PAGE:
Pubdate: Thu, 15 May 2008
Source: Victoria Times-Colonist (CN BC)
Copyright: 2008 Times Colonist
Bookmark: (Needle Exchange)


Needle exchanges work. They protect the lives of intravenous drug 
users. They reduce health-care costs. They help drug users connect 
with needed services. They cut the number of discarded needles. And 
they do not increase drug use.

Those are not claims. They are facts, based on extensive research 
since the first Canadian needle exchange opened in Toronto 21 years ago.

We understand that the idea of providing needles makes some people 
uncomfortable. But a decision this important -- one that is literally 
life and death -- has to be based on facts, not our desire to avoid discomfort.

Yet in barely two weeks, the region's only needle exchange will close 
its doors. AIDS Vancouver Island is scrambling to try to replace the 
exchange with a mobile service. That's an unsatisfactory substitute.

Mobile exchanges are much less likely to be used, particularly by 
those most at risk from shared needles. The chaotic lives of many 
drug users make it unlikely they will connect with a roaming van. 
That means more disease transmission and more discarded needles on 
the streets. (The current exchange takes in more needles than it distributes.)

Mobile exchanges also are far less effective in guiding drug users to 
the services that can help them and reduce health-care costs and 
street disorder. A fixed exchange provides a chance to connect with 
drug users and steer them to nurses or counsellors or information on 
managing their drug use to reduce the damage done. It can be the 
first step toward treatment or a more stable life.

It will be a huge step backward in terms of public health and safety 
if, after almost two decades, the region loses such an important service.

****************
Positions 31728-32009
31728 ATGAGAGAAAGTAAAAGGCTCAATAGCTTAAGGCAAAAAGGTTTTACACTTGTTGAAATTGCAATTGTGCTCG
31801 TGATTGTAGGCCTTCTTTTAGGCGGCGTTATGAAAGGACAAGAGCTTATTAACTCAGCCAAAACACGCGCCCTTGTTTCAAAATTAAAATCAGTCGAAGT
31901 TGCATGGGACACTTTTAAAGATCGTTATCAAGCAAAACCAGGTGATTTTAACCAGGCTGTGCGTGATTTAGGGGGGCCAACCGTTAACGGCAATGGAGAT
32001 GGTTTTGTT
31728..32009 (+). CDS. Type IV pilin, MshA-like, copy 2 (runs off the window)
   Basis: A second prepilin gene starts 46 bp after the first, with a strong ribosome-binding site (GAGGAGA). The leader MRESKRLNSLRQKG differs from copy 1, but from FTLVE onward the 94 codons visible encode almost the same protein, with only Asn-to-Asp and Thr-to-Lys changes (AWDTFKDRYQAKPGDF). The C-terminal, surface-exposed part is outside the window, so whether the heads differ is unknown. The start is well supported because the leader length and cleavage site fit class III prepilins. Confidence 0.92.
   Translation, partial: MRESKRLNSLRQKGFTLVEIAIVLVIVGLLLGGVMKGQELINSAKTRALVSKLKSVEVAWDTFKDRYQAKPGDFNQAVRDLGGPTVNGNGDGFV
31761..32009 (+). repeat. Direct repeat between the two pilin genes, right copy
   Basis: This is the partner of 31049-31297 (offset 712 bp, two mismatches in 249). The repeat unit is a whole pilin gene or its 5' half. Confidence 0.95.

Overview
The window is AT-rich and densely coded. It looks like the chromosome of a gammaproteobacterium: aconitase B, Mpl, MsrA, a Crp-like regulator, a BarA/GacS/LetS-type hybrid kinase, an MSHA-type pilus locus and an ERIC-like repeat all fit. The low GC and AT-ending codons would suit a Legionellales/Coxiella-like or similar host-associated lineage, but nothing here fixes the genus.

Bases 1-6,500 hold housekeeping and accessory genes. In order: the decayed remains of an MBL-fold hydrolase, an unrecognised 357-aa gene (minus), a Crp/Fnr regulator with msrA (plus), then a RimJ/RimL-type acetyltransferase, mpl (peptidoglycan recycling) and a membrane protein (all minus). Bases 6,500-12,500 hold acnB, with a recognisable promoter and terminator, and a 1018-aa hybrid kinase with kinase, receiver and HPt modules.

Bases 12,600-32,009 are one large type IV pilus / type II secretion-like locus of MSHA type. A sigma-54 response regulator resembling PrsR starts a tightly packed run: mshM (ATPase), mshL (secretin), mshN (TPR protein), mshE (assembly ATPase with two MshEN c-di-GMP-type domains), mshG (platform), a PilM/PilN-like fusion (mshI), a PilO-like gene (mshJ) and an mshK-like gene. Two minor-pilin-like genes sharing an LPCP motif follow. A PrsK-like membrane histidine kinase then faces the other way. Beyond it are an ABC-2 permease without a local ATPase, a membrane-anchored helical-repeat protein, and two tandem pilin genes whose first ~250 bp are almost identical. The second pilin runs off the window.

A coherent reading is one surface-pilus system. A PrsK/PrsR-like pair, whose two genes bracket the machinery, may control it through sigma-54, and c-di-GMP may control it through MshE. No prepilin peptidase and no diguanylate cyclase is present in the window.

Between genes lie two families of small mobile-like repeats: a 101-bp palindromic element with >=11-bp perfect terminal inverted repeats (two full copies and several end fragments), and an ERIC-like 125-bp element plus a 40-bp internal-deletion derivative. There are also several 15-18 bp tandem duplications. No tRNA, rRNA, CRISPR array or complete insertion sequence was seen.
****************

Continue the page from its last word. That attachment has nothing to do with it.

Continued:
We understand the apprehension of those living in the area of a 
proposed new location on Pandora Avenue. The Vancouver Island Health 
Authority has purchased a building for the exchange and other health 
services, but halted relocation plans in the face of fierce 
opposition. Critics cited particularly concern about the effect on 
St. Andrew's Elementary School in the next block.

Their fears are, unfortunately, justified. A number of factors, 
mainly underfunding, led to major problems for neighbours of the 
current needle exchange on Cormorant Street. Those problems have now 
been greatly reduced thanks to increased staffing and police 
enforcement, but the damage has been done.

But there is good reason to accept assurances the problems will not 
be repeated at the new location. The former St. John Ambulance 
building is large enough to ensure people don't congregate outside; 
it will house a range of additional support services; and police have 
promised officers will be attached to the facility and will be 
patrolling in the area.

Needle exchanges operate in almost two dozen communities across 
Canada, large and small, with minimal disruption to neighbourhoods. 
That should suggest that the problems on Cormorant Street are a 
reflection of mistakes made here, not of the risk of needle exchanges 

The plan to relocate a needle exchange to Pandora Avenue should go 
ahead. The city and VIHA should commit, in writing, to the actions 
that will be taken to ensure neighbours are not affected. And the 
exchange should operate on a one-year trial basis, with specific 
benchmarks to be met before it is made permanent.

The needle exchange is a critical health service, with benefits for 
all members of the community. Its closure would bring increased 
suffering, illness, street disorder and rising health costs. The 
relocation should go ahead.
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MAP posted-by: Jay Bergstrom